'address' : '1234 Main Street',
  'email' : 'craig@...'
  'role' : 'admin'
  '_id' : ObjectID('561c0102..')
  'name' : 'James Watson',
  'email' : ''

Now, in the names collection, I am storing the given name and surname for each document, but notice how address, email and role are stored in the first document ID. Only name and email is stored for the second document ID.

This is super useful for storing, reading, updating, and destroying objects in your database.

For application developers, it means designing a data model that is fast, flexible, easily deployable across multiple shards; and changes will not require any database modifications, like MySQL or Microsoft's SQL Server.

Changes to the database model are immediately invoked in your collection when the first object is instantiated.

connecting to: test  
> db.names.update({ 'name' : 'James Watson', { 'name' : 'James Watson', 'email' : '', 'role' : 'administrator' }, { upsert : true }});
  'nMatched' : 0,
  'nUpserted' : 1,
  'nModified' : 0,
  '_id' : ObjectId('561c0922...')

Did you see what just happened there? MongoDB allowed me to simply just dynamically add an additional field to my name model. I just added the role field to James Watson's profile with an Upsert = true statement, a unique feature of NoSQL databases.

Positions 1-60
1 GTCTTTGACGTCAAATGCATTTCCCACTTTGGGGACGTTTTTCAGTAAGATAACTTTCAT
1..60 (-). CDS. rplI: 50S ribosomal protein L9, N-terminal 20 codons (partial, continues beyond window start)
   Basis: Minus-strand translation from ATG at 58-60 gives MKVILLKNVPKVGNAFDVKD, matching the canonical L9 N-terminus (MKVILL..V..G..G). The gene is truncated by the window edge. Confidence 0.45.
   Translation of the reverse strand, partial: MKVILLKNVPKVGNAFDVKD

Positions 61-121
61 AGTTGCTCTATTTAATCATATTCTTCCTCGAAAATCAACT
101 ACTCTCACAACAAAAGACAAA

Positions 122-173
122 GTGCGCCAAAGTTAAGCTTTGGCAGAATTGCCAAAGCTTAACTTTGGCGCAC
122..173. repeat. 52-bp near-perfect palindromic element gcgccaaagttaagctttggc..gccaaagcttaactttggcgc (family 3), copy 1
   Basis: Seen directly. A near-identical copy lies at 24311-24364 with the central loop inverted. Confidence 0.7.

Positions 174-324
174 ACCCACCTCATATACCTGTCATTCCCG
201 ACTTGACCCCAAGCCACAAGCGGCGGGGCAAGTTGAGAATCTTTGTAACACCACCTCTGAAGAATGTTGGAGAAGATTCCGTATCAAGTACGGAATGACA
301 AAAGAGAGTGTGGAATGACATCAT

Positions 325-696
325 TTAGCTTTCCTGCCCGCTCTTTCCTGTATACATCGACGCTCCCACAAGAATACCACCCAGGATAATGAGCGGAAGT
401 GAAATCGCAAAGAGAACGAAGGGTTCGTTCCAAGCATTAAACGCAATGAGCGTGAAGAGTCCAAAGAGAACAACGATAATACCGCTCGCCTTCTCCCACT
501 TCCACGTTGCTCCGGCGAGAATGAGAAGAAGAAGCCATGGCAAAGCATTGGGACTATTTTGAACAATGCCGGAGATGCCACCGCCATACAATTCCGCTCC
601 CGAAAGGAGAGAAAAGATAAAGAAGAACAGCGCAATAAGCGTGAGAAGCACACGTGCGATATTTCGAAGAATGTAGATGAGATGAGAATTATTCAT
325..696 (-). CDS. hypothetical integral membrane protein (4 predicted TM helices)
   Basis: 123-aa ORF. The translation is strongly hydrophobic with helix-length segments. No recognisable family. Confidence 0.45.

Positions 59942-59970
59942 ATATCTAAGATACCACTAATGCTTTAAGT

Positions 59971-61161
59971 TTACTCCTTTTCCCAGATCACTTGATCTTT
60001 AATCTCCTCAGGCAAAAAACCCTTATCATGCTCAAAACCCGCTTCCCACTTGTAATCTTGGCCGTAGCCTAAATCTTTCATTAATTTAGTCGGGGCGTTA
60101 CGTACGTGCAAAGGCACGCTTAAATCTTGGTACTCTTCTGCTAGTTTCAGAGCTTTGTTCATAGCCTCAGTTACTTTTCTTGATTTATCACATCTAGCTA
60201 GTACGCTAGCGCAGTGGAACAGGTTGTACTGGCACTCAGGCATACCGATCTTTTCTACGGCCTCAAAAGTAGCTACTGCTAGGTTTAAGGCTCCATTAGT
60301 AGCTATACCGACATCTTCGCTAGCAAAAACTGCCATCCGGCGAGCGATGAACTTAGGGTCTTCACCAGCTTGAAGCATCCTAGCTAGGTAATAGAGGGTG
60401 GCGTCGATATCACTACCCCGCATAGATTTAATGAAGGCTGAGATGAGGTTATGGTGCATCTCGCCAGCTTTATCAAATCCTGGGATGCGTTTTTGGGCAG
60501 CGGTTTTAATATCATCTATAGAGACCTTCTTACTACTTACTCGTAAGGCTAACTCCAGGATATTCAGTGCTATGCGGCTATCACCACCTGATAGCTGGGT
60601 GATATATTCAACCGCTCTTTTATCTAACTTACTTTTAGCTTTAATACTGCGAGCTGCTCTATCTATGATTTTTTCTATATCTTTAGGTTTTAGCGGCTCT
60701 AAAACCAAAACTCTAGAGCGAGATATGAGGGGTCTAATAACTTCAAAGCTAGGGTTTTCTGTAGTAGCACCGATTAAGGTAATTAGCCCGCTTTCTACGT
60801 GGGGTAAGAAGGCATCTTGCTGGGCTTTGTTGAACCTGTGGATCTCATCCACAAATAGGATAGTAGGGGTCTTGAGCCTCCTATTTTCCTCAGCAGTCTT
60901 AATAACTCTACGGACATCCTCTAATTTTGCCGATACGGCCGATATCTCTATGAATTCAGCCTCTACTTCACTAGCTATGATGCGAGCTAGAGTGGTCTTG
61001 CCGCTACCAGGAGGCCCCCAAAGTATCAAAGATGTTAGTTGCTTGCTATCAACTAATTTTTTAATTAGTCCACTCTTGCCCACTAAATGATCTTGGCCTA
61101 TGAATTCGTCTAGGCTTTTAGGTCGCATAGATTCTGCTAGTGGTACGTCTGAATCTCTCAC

MongoDB: Data Models for NoSQL Databases

MongoDB Data Models

As I mentioned earlier, the data model in MongoDB is not set in concrete and can be changed on the fly. It is completely flexible and the MongoDB engine does not enforce document structure.

When considering designing a schema-less data model for MongoDB, ensure you cover the following topics.

  • Document Structure
  • References
  • Embedded Data
  • Atomicity
  • Document Growth
  • Data Performance
MongoDB Shell commands

MongoDB Database Command

Most used:

Aggregation Operations:  
Query and Write Operations:  
User Management Operations:  
Instance Administration Operations:  

Craig Derington

Veteran full stack web dev focused on deploying high-performance, responsive, modern web applications using Python, NodeJS, Django, Flask, MongoDB and MySQL.